Merida Ride Carbon 95 review£2,000.00

Sportive ride from Taiwan

BikeRadar score3.5/5

Merida’s Ride series was new for 2013, marrying the construction of the Scultura race bikes to taller, longer ‘endurance geometry’. The Ride Carbon 95 is a sportive bike that we feel is built for comfort over outright speed.

Ride and handling: solid but weighty

On the road, the Merida is as solid as it looks, with a direct feel under power that flatters your efforts. But comfort is good thanks to a combination of frame construction, 27.2mm carbon post and 25mm tyres.

It’s significantly heavier than other carbon bikes in its class, which holds it back on sustained climbs. Some of that weight is in the frame, which there isn’t much you can do about, but a future move to lighter wheels would add a bit more zip.

Even by sportive bike standards, the Ride Carbon has a very long head-tube. While this gives you a good view and is comfortable on the flat, on hills (both up and down) we found ourselves wishing for a lower bar than is possible. Getting a bit lower would help to put the power down going up, and unless you really hunker down over the front on descents it can feel slightly wandery.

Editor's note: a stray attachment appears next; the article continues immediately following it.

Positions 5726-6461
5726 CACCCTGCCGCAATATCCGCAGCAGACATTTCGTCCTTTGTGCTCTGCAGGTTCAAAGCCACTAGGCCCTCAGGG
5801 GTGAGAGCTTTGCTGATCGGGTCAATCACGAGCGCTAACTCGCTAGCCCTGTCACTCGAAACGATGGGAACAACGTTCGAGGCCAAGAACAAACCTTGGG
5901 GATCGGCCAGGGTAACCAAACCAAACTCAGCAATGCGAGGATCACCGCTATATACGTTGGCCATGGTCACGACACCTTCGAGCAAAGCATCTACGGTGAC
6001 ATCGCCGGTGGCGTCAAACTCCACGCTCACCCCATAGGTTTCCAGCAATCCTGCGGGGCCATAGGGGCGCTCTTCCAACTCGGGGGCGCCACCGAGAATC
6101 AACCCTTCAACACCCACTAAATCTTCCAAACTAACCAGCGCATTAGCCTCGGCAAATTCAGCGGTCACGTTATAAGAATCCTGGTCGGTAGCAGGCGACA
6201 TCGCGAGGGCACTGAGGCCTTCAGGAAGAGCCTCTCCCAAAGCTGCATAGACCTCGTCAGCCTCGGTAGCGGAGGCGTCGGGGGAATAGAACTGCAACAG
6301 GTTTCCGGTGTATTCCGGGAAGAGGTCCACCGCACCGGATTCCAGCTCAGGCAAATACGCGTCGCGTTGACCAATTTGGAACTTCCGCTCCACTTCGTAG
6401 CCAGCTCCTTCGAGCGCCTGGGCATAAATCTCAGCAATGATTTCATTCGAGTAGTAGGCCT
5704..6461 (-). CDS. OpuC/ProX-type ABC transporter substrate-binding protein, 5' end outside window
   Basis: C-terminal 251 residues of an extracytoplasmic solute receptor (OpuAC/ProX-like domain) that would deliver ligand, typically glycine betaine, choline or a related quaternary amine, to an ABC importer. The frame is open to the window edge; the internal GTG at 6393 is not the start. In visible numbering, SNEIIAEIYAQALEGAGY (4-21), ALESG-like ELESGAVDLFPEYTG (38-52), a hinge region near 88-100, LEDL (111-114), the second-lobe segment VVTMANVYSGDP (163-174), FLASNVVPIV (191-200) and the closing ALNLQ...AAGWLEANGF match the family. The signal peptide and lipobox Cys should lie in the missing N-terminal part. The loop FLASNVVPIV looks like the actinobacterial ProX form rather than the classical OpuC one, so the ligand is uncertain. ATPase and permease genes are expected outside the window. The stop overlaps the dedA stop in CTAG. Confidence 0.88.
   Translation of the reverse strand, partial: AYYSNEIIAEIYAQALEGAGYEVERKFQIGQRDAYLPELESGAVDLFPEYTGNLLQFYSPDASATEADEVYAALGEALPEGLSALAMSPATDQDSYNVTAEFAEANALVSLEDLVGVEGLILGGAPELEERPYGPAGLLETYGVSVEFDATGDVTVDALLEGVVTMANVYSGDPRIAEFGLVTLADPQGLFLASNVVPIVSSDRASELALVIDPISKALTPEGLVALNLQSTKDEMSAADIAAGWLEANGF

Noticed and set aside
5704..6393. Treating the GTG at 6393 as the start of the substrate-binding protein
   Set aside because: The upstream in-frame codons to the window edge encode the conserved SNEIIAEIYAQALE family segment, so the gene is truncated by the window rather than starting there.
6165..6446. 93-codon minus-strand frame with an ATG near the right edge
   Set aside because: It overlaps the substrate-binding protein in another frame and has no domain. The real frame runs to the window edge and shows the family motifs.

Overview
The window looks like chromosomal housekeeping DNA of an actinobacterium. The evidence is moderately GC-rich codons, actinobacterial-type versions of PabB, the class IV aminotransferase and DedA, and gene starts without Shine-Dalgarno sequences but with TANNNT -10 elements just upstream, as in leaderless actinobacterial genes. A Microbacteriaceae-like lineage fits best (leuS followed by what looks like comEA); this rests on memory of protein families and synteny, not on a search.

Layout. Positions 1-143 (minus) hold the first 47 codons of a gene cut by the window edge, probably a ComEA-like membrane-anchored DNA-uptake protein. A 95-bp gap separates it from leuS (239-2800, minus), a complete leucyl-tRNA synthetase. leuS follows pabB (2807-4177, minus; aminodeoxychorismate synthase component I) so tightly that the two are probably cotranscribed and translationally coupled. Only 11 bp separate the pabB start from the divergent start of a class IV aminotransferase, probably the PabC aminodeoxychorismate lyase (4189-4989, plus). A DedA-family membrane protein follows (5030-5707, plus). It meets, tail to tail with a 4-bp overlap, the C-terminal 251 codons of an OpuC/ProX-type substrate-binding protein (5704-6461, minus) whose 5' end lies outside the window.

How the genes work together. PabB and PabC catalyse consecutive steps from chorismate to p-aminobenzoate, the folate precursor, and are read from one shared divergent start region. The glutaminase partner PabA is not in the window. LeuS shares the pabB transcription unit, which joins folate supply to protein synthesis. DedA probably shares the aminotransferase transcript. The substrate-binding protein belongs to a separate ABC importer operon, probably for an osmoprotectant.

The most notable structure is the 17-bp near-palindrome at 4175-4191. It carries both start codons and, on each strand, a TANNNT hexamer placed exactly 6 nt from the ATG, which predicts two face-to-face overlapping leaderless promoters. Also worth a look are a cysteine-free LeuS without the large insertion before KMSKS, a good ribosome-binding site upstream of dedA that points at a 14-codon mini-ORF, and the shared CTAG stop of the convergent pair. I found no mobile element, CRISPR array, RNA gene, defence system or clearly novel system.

There’s no shortage of chassis stiffness up front, it’s just hard to get enough weight over the front wheel for committed cornering. Many riders may not have any issue with it, but we’d like to be able to make the most out of the lively and responsive frame.

Frame and equipment: decent for the price

The Merida Ride Carbon 95 a distinctive-looking frame, with a massive tapered head-tube, trapezoidal down-tube, flattened top-tube and dropped seatstays. Inside there are stiffening ribs splitting the main tubes into chambers, and layers of flax fibre in the layup designed to damp vibrations.

The Ride Carbon frame is also ready for a Di2 transmission, with the internal cable routing supplemented by an extra cable port near the front mech and bosses for a battery under the left-hand chainstay. The front cable ports are in the head-tube, which does lead to some slightly awkward cable curves in standard spec.

Headline spec is Shimano Ultegra, which is impressive on a £2,000 carbon bike. We’re not surprised that you don’t get a full group, though – STI units and mechs are Ultegra, while the chainset and brakes are non-series Shimano. The solid crank arms are heavier than Ultegra’s hollow units, but the brakes are a cut above the Tektros often seen at this price.

This article was originally published in Cycling Plus magazine, available on Apple Newsstand and Zinio.

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